By Jane Henegar
Good morning, good readers. As peach season winds down, we have some peachy requests.
First came a reminiscence about the former Signal Garden's peaches and cream ice-box pie. And then came a flood of requests for using those last peaches: peach pie, peach preserves, instructions for freezing peaches, peach smoothies, freezer peach preserves and pickled peaches.
Deb in Georgia wrote that "There was a restaurant near Signal Mountain Boulevard and Dayton Boulevard years ago called Signal Garden. They served a peaches and cream ice-box pie. Would anyone have that recipe or could tell me what you think was in it? I never tasted it, but I want to make it for a friend that says it was his favorite."
Georgia Haygood sent an ice-cream recipe, more accurately, an "ice cream" that is made of a frozen banana. Here are the specifics.
Banana "Ice Cream"
Ripe banana, frozen
1/8 to 1/2 cup of milk (more if you want a drink)
Vanilla extract (optional)
Slice frozen bananas into blender; use more milk to make a drink; add a little vanilla extract.
Several bananas may be frozen together; they are easy to separate.
Variation: Add other fruits such as strawberries.
To use as a drink, add more milk until desired thickness and refrigerate until ready to drink.
A second recipe from Ms. Haygood has an irresistible theme; it's okra for those who aren't okra lovers. This recipe came from the Jim Aplins, she said.
Okra for Those Who Don't Like Okra
Okra (small, whole)
Roll okra in olive oil and add garlic salt. Place on paper towel and microwave for 1 minute or more. Delicious with cocktails.
As promised, we received from Signal Mountain Rose the tapenade recipe she found during an adventure in Paris.
8 to 10 anchovy fillets (and 1/4 cup milk) (see note)
2 cups Greek or French black olives, pitted
1 tablespoon capers, drained
1 teaspoon Dijon mustard
1 clove garlic, peeled, green germ removed, and minced
Freshly-ground black pepper
1 clove garlic, peeled, green germ removed, and minced
6 tablespoons olive oil
Place anchovies in a small shallow bowl, and cover them with the milk. Let them sit for 15 minutes. Then quickly drain them, rinse with water and pat dry.
Place all ingredients except the olive oil in a food processor, and process to form a thick puree. With the processor running, add the oil in a thin stream until it is thoroughly incorporated into the mixture. Taste for seasoning, and adjust if necessary. Makes 11/3 cups tapenade.
Note: Soaking canned anchovy fillets in milk is the surest way to ease the salt out of them. While it won't take away all the salt, the milk absorbs a great deal of it, leaving the flavor and texture of the anchovy intact. You also can rinse them in cool running water, which will remove some salt but not much.
If you've kept tapenade in the refrigerator for several days, taste it before serving. Garlic fades slightly over time, and you may need to add a lot more.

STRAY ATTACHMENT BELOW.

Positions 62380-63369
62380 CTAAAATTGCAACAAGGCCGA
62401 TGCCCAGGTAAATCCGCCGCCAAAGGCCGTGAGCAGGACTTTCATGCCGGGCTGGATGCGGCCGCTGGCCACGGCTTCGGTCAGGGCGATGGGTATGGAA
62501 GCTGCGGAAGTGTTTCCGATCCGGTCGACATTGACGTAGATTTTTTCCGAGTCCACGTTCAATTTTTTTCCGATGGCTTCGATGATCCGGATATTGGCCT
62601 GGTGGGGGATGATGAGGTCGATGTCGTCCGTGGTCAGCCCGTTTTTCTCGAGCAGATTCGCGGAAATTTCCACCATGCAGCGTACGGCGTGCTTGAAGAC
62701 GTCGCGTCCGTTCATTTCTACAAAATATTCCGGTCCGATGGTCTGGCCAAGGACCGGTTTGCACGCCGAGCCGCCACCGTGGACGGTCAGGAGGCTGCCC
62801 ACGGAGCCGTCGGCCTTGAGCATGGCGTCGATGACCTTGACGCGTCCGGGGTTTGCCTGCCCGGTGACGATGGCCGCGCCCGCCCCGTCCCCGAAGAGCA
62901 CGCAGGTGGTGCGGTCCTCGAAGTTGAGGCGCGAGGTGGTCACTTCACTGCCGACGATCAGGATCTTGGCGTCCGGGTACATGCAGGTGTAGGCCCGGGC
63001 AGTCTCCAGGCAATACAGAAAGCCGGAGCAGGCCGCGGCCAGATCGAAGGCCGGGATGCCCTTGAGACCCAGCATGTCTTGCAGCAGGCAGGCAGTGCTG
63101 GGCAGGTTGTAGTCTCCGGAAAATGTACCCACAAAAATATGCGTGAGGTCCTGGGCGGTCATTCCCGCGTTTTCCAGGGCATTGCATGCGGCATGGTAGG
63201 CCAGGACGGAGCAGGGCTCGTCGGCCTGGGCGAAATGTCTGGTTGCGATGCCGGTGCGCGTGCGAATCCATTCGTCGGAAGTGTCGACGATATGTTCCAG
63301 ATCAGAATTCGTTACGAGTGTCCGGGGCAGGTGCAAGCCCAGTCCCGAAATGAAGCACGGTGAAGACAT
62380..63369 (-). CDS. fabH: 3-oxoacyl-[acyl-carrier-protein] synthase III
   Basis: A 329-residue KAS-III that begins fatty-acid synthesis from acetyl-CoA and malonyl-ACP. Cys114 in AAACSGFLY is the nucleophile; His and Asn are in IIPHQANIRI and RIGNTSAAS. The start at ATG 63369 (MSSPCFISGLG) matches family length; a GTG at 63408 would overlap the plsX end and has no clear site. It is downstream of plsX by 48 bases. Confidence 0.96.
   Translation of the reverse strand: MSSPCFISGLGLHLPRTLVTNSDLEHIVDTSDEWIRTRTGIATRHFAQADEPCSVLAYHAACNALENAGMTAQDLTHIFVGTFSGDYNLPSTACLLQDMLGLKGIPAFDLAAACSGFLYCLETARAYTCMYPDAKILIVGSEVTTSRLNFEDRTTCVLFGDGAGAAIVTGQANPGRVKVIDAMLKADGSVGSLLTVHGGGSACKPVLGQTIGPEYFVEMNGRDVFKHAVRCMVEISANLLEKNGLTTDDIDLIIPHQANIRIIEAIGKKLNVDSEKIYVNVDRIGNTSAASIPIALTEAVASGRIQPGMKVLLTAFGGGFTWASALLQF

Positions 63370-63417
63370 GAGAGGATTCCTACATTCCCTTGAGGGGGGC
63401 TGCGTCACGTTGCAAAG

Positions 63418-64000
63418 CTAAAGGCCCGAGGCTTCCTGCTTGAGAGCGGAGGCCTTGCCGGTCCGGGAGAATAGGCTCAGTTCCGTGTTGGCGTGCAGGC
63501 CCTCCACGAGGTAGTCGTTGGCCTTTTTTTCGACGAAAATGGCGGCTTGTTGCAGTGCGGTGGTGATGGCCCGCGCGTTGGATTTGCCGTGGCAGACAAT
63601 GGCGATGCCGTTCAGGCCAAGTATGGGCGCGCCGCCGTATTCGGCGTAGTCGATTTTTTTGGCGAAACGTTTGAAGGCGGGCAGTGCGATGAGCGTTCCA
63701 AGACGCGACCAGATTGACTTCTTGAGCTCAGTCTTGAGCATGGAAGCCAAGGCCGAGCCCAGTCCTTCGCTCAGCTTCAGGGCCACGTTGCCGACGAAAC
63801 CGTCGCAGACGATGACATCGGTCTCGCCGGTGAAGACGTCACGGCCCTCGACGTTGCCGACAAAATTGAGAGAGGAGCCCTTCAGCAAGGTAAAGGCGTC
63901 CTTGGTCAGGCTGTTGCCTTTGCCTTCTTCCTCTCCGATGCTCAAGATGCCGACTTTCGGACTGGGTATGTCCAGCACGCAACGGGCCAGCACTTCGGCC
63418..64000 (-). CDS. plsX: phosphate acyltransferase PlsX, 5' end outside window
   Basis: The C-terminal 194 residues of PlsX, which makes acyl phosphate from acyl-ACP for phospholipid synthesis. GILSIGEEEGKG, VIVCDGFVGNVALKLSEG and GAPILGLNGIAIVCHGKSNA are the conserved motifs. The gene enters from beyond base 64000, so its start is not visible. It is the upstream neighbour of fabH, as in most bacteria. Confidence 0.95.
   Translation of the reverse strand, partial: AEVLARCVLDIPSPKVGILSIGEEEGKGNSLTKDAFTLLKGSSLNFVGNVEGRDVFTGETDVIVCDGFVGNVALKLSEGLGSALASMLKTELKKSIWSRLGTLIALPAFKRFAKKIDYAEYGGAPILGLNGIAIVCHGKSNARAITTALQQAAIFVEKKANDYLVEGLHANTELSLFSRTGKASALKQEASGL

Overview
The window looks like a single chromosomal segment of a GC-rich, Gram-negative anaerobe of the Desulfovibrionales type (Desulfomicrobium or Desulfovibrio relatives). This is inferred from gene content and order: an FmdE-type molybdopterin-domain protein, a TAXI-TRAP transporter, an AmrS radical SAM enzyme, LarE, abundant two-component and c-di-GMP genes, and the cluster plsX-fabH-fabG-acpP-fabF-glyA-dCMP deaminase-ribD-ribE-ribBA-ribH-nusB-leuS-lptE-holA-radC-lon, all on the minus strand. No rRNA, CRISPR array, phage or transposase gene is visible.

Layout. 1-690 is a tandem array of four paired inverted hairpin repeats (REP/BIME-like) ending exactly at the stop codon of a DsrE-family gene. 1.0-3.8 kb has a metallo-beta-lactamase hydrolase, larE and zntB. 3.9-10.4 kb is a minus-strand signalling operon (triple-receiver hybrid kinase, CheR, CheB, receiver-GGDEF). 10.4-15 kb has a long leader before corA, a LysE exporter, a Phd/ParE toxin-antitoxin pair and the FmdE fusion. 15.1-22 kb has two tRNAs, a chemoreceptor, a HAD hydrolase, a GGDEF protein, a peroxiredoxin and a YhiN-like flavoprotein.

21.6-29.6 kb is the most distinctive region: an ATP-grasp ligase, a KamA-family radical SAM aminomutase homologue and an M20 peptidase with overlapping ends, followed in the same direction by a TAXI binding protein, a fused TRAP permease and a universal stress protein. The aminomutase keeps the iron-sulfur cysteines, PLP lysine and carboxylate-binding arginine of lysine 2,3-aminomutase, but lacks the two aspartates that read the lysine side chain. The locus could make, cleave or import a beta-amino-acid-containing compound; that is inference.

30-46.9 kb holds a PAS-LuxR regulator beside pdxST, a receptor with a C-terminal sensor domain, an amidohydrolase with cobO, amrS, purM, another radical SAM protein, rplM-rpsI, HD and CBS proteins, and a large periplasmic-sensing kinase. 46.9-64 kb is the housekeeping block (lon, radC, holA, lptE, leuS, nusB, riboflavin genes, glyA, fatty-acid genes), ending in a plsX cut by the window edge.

This recipe calls for 8 to 10 anchovy fillets. If you like anchovy flavor, which can be pungent but here adds an earthy, undeniably fish-flavored dimension, use 10 fillets. If you're unsure about your penchant for them, start with 8 and add more if you like.
Martha Cole of Ringgold, Ga., can vouch for the quality of this dessert; It's a favorite when she prepares it for one of her grandsons. And you asked for it.
Heath Bar Dessert
1 stick butter or margarine
1 cup plain flour
1 cup Heath bar candy, crushed
Mix together and pat in a 9- by 13-inch pan sprayed lightly with Pam. Bake 20 minutes in preheated 350 F oven. Let cool.
8 ounces cream cheese, softened
1 cup powdered sugar
1 cup Cool Whip
Mix together and pour over Heath bar crust.
2 small packages of French vanilla pudding mix
3 cups milk
Mix together and beat until thick. Spread over second layer.
1 cup Cool Whip, thawed
2 to 3 Heath bars, coarsely crushed
Top third layer with Cool Whip and crushed Heath bars.
Variation: Some calories may be removed by using the light versions of cream cheese, Cool Whip and skim milk.
To Reach Us
Mailing address: Jane Henegar, 913 Mount Olive Road, Lookout Mountain, GA 30750.
Don Blevins of Signal Mountain learned about vinegar slaw from his mother, who now is 103 years old. She got this recipe years ago from S.H. Kress, the chain of five-and-dime stores. "When I went to town with her on the bus, she always took me to one of the department-store restaurants. She has always made this slaw. At Thanksgiving dinner, the large bowl of mustard vinegar slaw is always emptied."
This is an old-fashioned recipe and has some approximations, so you'll need to know something about cooking to make it work. My own mother, who was famous for her cooking, made what she called a "boiled dressing"; like boiled custard, it didn't call actually for boiling. It ended up on fruit salads as well as on cabbage salads. And it worked. I looked up a similar recipe, and its author explained that this was a substitute for mayonnaise in the old days.
Mustard Vinegar Slaw Dressing
1 cup sugar
1 tablespoon flour
3/4 cup vinegar
1 spoon of mustard (recipe does not specify dry or wet mustard; either would probably work)
1/2 cup water
1 spoon vanilla extract
Mix together sugar and flour in a saucepan. Add other ingredients, and cook as you would for a banana pudding until thickened. When it thickens, pour it over cabbage slaw and refrigerate before serving.
This recipe also may be used for cooked red cabbage.
Oh, you people: you do know how to cook. And how to share. Keep it up, will you?